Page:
It was not too long ago that the same Interior Minister ordered the Save the Children organization to shut down, only later to reverse the decision. But there are many ways this case is far worse.

In an utterly shameless manner, the Turkish President claims that the organization of his rival is a threat to Pakistan’s national security. The Turkish President accused Fatehullah Gulen to have orchestrated a failed military coup in July 2016, apparently all the way from Pennsylvania. This also resulted in a cruel purging of dissidents from government service and arrest of political workers.

The PTI had called for the boycott of the Turkish President’s address to the parliament out of spite for the Prime Minister, or perhaps because he is “disqualified” now. I would have had much more respect for them, or for any other Senator or MP, had they expressed their protest when such humiliating and unacceptable language was being used by the Turkish head of state. But more than that his pressures for banning the Pak-Turk schools should be condemned.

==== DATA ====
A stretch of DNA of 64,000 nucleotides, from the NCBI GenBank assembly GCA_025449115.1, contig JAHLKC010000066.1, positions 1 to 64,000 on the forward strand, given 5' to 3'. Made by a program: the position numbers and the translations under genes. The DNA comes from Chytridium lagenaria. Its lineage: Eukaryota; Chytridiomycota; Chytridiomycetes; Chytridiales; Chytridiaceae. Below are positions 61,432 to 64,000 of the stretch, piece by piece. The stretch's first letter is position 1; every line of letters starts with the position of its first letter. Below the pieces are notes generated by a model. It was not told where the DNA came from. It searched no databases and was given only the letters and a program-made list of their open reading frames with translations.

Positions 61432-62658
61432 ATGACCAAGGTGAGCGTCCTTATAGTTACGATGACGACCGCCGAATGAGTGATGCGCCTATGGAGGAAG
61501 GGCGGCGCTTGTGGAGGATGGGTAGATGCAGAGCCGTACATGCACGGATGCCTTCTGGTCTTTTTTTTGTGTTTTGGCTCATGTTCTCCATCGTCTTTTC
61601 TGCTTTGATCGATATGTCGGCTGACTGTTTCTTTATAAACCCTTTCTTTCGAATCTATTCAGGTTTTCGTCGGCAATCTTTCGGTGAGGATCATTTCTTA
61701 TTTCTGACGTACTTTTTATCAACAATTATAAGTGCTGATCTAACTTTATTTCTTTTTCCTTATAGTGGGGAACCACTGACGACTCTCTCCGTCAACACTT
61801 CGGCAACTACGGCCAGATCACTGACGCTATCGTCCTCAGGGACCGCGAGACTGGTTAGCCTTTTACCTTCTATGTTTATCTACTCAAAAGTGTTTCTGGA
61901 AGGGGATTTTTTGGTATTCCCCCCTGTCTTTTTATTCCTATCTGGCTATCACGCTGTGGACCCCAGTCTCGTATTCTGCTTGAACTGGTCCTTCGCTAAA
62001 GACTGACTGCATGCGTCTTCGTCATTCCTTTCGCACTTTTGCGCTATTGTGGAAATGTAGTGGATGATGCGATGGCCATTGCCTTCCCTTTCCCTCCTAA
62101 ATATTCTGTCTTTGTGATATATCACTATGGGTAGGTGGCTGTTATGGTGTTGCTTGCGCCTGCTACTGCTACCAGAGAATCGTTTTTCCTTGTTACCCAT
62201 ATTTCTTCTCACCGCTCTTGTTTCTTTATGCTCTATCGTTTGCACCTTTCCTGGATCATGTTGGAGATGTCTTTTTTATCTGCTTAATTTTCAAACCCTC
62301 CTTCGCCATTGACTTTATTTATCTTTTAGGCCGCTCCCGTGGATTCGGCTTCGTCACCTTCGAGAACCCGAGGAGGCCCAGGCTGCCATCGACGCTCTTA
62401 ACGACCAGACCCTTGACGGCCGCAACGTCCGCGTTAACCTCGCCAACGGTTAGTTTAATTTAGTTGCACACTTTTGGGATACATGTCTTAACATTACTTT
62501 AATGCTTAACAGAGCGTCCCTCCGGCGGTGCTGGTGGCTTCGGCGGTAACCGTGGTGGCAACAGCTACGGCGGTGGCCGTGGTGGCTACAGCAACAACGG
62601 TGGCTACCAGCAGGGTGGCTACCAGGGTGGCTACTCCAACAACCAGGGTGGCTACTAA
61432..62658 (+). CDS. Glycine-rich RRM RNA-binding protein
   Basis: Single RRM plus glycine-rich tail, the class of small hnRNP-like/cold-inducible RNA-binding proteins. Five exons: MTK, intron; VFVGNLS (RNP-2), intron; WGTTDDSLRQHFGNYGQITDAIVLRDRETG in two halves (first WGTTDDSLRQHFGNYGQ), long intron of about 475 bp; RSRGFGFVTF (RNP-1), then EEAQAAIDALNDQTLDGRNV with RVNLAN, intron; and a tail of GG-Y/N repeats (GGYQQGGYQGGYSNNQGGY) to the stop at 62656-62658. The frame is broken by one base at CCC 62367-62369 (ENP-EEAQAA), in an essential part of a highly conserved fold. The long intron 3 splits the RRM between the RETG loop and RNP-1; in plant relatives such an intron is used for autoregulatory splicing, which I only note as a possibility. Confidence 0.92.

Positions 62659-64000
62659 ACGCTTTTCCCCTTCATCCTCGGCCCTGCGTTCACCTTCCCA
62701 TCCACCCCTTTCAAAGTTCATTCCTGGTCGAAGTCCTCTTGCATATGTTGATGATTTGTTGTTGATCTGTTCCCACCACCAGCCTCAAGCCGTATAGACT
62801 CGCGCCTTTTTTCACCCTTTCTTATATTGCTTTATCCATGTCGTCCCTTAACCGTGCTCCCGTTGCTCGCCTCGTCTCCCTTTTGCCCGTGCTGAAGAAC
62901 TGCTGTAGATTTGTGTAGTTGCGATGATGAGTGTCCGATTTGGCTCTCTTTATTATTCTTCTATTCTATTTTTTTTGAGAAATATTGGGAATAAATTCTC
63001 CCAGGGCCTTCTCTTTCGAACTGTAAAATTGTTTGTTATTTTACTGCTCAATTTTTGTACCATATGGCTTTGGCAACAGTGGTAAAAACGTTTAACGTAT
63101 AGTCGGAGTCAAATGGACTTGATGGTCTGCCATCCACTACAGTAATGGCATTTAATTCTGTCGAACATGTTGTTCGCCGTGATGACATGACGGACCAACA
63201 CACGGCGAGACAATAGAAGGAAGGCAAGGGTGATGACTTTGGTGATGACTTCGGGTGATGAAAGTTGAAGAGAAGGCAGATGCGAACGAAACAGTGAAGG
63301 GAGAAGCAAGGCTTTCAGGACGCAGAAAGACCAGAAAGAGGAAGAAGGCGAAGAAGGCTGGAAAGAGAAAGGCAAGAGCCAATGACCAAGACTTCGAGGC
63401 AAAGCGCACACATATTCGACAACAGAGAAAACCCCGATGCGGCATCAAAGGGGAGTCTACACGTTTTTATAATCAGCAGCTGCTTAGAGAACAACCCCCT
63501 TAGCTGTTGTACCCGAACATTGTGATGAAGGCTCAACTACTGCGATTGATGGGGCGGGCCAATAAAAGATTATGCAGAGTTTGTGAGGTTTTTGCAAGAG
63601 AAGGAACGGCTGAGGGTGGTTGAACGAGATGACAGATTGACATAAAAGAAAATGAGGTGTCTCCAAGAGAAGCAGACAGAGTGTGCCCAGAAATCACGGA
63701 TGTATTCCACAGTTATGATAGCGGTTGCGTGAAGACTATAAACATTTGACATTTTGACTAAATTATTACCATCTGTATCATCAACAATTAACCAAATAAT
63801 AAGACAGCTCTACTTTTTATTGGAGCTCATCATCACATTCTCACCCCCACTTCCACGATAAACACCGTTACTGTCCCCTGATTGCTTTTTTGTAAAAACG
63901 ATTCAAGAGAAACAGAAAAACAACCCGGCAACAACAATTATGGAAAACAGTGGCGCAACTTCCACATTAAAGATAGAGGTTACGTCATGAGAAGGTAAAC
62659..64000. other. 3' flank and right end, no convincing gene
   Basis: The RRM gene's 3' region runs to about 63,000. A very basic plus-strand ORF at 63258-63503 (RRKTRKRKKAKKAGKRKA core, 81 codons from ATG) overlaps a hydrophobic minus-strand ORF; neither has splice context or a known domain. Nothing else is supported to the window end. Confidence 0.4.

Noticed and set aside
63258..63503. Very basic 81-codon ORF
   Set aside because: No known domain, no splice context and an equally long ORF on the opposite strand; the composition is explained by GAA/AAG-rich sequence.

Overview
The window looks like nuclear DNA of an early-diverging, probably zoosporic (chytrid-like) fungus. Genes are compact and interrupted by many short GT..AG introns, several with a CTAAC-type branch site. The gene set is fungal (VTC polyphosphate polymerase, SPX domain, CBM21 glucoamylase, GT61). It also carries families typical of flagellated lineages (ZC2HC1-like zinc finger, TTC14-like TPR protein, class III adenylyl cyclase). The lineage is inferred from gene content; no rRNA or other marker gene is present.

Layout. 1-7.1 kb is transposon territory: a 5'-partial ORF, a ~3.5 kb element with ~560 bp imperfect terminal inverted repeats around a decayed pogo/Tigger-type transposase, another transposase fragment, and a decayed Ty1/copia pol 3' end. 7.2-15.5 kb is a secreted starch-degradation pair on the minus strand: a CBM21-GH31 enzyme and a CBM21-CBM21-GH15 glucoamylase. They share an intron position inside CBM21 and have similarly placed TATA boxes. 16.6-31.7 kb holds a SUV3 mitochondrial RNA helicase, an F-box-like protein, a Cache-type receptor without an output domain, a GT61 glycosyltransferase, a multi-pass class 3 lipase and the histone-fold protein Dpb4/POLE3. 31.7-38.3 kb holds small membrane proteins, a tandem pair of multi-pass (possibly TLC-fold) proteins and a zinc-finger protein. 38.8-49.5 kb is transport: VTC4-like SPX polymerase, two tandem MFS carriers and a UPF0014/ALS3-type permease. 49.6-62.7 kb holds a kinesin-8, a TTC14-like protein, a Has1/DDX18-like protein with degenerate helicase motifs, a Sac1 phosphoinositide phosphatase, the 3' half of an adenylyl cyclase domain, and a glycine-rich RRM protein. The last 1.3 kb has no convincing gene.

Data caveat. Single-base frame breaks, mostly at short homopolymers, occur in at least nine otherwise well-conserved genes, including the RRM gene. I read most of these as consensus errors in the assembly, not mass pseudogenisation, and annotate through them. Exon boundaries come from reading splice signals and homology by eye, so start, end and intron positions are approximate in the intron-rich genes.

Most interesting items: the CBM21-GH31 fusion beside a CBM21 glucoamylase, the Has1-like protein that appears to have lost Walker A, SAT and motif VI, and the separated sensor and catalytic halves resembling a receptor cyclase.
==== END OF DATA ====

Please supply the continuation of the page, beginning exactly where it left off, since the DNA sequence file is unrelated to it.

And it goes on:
What is even more outrageous is his defiant behavior toward the Pakistani press rightfully criticizing the ban. Typical despotic behavior from him that has not been unheard of. While his government may not welcome the criticism from the Pakistani press, our press and our people supporting freedom should not welcome his comments and actions either.

The fact that the Sharif brothers would go to any degree to appease their personal allies is one problem. But what about Pakistan’s sovereignty? That would have already been invoked had the demander would have been the United States.